*The schedule for the Character Review posts will be changing to Friday (or Saturday the latest from now on).
*Warning: This post contains spoilers about the characters from the William Shakespeare play Much Ado About Nothing. Read at your own risk if you have not seen the movie. There is something to be said about a well-written, human character. They leap off the page and speak to us as if they were right in front of us, as flesh and blood human beings, instead of fictional creations. We look to our leaders for support, comfort, and advice, believing that they are almost divine like due to their position. But as much as we may put them on a pedestal, we forget that they are human and as fallible as the rest of us.
In Much Ado About Nothing, Don Pedro is a nobleman who has just led his men on a victorious military campaign. He has also forgiven his brother, Don John, for an offense whose details are not shared with the audience. Upon entering home of his good friend, Leonato, Don Pedro has a hand in two different romantic couplings. The first is between his second in commend, Benedick, and Leonato’s quick witted niece, Beatrice. The second is match is between his young protégé, Claudio and Leonato’s daughter, Hero.
At the party that Leonato is throwing in honor of his guests, Don Pedro pretends to be Claudio. His aim to confirm the his young friend’s affections are being returned and to ask for Hero’s hand in marriage. What he does not know is that Don John’s perceived turnaround is an act. His brother is going to use Hero and Claudio to take his brother down. The engagement between the young lovers goes down without a hitch, not knowing that there is a plot afoot to tear them apart.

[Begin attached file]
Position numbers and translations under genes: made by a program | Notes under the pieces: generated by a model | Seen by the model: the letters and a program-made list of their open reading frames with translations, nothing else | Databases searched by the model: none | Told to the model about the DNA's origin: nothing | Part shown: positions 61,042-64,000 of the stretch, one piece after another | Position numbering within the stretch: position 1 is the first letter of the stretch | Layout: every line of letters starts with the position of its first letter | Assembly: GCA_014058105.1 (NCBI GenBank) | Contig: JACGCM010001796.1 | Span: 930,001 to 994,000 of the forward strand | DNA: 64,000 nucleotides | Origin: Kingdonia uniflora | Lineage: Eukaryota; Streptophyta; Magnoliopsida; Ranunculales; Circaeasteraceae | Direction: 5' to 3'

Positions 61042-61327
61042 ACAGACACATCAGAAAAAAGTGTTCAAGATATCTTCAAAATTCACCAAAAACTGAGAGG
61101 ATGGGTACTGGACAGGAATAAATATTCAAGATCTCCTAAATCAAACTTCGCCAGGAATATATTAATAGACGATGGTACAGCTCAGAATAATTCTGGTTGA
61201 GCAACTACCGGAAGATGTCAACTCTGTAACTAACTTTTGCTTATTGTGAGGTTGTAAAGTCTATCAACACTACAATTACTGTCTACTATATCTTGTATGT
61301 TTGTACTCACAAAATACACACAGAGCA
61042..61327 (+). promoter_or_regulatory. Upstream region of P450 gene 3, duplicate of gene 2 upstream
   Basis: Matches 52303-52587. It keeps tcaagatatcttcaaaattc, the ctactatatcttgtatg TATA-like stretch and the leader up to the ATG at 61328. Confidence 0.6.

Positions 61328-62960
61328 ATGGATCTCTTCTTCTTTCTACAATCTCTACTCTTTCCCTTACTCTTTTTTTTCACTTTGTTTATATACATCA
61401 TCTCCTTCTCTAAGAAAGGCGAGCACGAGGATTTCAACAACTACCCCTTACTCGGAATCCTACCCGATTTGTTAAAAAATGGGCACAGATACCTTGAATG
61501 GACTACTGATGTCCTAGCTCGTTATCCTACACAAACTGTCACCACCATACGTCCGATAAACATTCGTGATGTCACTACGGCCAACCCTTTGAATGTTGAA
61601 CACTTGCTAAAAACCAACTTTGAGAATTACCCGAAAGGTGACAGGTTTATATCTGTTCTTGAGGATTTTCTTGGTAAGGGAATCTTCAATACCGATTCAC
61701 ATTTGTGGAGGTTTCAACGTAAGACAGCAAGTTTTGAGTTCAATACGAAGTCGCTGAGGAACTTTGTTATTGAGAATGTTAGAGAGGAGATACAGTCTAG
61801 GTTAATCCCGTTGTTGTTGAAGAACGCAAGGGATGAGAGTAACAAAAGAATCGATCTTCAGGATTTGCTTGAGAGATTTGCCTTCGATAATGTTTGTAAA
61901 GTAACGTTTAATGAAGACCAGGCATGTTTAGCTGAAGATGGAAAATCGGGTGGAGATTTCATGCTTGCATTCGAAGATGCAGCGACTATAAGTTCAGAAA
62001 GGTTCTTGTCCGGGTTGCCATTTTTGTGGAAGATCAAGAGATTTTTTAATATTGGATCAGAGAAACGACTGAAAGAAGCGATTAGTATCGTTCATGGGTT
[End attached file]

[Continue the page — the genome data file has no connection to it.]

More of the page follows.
Also at the party, Don Pedro does something is completely modern and almost unheard of during Shakespeare’s time. Instead of trying to force Beatrice into the mold of what a woman in that era should be, he acknowledges that she is more than a sharp tongued harpy. When she turns down his own proposal, he accepts her response with an understanding comes up with the idea of bring her and Benedick together.
His fatal claw comes in not questioning Don John’s motives as to why he and Claudio are being shown that Hero in unfaithful the night before her wedding. Knowing that his brother has not been the most truthful in the past, he still believes what he is being shown. The day of their nuptials, he, along with Claudio, hurl the lies that they believe have killed an innocent young woman. Even when being told of her “passing” Don Pedro still believes the slander. At the end of the play, Don John has been revealed as the villain, Hero comes back to life, and the two couples walk into the sunset. When we last see him, he is being advised by Benedick to “find a wife”.
To sum it up: No one is perfect, as much as we would love to be. There is always something that can knock us down a peg or two. In Don Pedro’s case, that would be the belief that his brother is no longer the man he was. Though he, like Claudio and Leonato, do not apologize for believing the accusations against Hero and publicly shaming her, his image as a benevolent leader is still intact when the curtain falls for the last time.
Which is why he is a memorable character.